Diabetes is a metabolic disorder that manifests in a chronic, progressive disease that can cause serious health concerns. As the 7th leading cause of death in the US, it plays a role in 250,000-plus deaths in our country each year.

About 95% of diabetes cases in the US are classified as Type 2 diabetes, and up to 50% of those cases could be prevented with a strong commitment to eating a healthy diet, maintaining a healthy body weight and exercising regularly.

It takes willpower and commitment, but reversing or preventing a disease that could cause you to go blind, have limbs amputated or suffer a heart attack or stroke is a smart strategy to improve quality of life.

And if you’re one of the 86 million Americans who are classified as pre-diabetic, adopting a healthy diet and lifestyle now can prevent your condition from progressing to full-blown diabetes.

Here’s what to eat—and what not to eat—to prevent or reverse diabetes.

Foods to Avoid to Prevent Diabetes

Since diabetes results from high levels of blood sugar, avoiding the foods and food groups known to have a particularly profound effect on blood sugar levels is a strong first step.

These include:

  • Refined sugar, which causes a rapid spike in blood glucose, along with sugary beverages, including soda and fruit juices. If you must sweeten a drink, use stevia—a naturally derived sweetener with a lower impact on blood glucose.
  • Grains, especially wheat and other grains that contain gluten. Your body breaks down these carbohydrates quickly, and they become sugar in your bloodstream. Gluten can also cause intestinal inflammation, which can affect hormones and lead to even higher blood sugar spikes.
  • Conventional cow’s milk-based dairy products. Cow’s milk contains an element called A1 casein that can harm your body with a similar inflammatory response to eating gluten. If you eat dairy, buy only raw, organic products from sheep, goats or A2 cows.
  • Alcohol leads to significantly increased blood sugar levels and can result in liver toxicity. People who drink heavily – defined as consuming 3 or more drinks in a day—have a 43% higher risk of developing diabetes.
  • GMO foods, including soy, corn and canola, are linked to liver and kidney disease and may increase your risk for diabetes. Read your labels, and only purchase products labeled GMO-free or organic.
  • Hydrogenated vegetable oils including soy, cottonseed and canola oils, which are linked to multiple health concerns, diabetes being one of them.

Foods You Should Consume to Prevent Diabetes

On the flipside of foods to avoid are the following foods and nutrients to add to your diet and consume regularly. All of these options contribute to lowering or regulating blood sugar and metabolism, which can have a positive impact on your overall blood sugar levels.

  • High-fiber foods. The vast majority of Americans (up to 95% of us) don’t eat enough fiber each day. Fiber slows glucose absorption, therefore regulating blood sugar levels. Aim to consume 30 grams or more of fiber daily. Best choices: Brussels sprouts, broccoli, artichokes, peas, berries, avocados, nuts and seeds–especially flaxseeds and chia seeds.
  • Chromium, a nutrient involved in the metabolism of carbohydrates and fats, can increase your body’s glucose tolerance as it balances out blood sugar levels. Broccoli is loaded with chromium, which is also found in green beans, grass-fed beef, raw cheese and brewer’s yeast.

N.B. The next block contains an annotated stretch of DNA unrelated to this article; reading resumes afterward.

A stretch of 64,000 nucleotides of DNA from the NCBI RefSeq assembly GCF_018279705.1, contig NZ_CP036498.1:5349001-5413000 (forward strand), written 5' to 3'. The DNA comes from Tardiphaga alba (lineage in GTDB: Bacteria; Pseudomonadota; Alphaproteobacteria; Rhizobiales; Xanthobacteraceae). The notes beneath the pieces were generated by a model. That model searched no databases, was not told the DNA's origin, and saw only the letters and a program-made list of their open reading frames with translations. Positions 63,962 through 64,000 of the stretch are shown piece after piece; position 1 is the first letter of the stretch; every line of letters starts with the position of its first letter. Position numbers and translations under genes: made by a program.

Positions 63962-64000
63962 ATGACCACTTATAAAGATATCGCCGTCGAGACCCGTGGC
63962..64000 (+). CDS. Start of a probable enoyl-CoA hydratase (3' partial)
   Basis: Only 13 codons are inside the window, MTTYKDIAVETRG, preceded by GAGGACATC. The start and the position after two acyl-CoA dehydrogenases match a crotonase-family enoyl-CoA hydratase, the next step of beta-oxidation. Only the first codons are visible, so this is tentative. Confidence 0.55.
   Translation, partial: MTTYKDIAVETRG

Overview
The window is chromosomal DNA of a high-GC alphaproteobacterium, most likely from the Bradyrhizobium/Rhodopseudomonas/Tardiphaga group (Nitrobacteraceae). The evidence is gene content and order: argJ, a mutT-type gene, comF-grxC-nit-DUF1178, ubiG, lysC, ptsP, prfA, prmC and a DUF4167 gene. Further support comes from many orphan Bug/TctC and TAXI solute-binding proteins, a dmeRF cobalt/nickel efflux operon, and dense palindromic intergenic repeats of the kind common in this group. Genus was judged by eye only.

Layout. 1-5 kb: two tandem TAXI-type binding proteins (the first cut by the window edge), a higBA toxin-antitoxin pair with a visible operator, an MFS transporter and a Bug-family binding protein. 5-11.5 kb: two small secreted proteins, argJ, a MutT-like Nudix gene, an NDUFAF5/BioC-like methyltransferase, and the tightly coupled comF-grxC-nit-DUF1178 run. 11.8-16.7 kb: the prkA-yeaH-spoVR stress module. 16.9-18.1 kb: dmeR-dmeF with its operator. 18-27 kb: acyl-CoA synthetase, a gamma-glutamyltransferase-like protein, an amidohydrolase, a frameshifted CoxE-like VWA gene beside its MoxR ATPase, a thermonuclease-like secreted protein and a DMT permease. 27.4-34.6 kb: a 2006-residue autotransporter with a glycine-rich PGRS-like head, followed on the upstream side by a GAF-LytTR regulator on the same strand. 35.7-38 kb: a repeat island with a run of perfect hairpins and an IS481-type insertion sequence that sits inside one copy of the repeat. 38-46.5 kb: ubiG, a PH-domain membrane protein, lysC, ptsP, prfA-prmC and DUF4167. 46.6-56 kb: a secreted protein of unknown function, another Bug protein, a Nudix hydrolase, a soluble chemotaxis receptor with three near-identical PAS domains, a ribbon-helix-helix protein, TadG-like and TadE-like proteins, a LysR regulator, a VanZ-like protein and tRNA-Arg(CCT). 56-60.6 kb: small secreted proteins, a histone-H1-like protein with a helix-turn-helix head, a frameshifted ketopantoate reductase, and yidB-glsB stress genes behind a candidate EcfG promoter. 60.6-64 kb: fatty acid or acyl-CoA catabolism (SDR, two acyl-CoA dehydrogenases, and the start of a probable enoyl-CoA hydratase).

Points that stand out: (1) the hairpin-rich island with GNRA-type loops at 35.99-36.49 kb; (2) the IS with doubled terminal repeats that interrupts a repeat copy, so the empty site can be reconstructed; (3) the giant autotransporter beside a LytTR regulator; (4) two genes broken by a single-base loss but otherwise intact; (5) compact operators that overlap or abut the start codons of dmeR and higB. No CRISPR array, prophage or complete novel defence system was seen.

• Magnesium plays a role in metabolizing sugar and helps regulate blood glucose levels. Best bets include chard, spinach, almonds, pumpkin seeds, black beans and yogurt.
  • Healthy fats including coconut oil and red palm oil, help balance blood glucose levels. Eating a high-fat, low carb diet, such as the Keto diet, which encourages the body to burn fat rather than sugar as its fuel, is a good strategy for reversing diabetes naturally.
  • Clean, organic proteins have a minimal impact on blood sugar, and can even slow sugar absorption. Best bets: wild-caught fish, organic chicken, grass-fed beef, organic eggs, lentils and bone broth.
  • Low-glycemic foods. The glycemic index is an indicator of how much each potential food item raises blood sugar levels. It’s basically a measurement of how quickly your body will convert the food into glucose. Avoiding high-glycemic foods is a best practice in reversing diabetes or preventing pre-diabetes from progressing. Low-glycemic foods (with a Glycemic Index of 55 or less) include: stone fruits, berries, non-starchy veggies, seeds, nuts, avocados, coconuts, organic meats, wild-caught fish, eggs and raw dairy.
  • Cinnamon has been shown to lower blood sugar levels and improve the body’s sensitivity to insulin. It also helps increase good (HDL) cholesterol levels. Add a teaspoon of cinnamon to your tea, smoothie or as a topping for food.

Additional Strategies to Prevent or Reverse Diabetes

  • Lose Weight. You may notice that all of the recommended foods on the above list tend to encourage weight loss, a major component in reversing or preventing diabetes. Research shows that losing weight by following a low-calorie, diet-based weight loss program helped up to 46% of participants go into diabetes remission within a year.
  • Exercise is a major component of every diabetes treatment or prevention plan. Regular movement improves blood sugar levels and can delay or prevent type 2 diabetes. It also has a positive impact on heart health, cholesterol and blood pressure. Exercise supports metabolism by burning fat and increasing lean muscle. It’s not necessary to spend hours at the gym to start seeing benefits: Simply walking for 20 – 30 minutes a day can have a significant impact on your weight, health and outlook on life.

While there is no specific cure for diabetes, it’s possible to prevent or reverse the condition, as long as you commit to a healthy diet and regular exercise. Why not start today?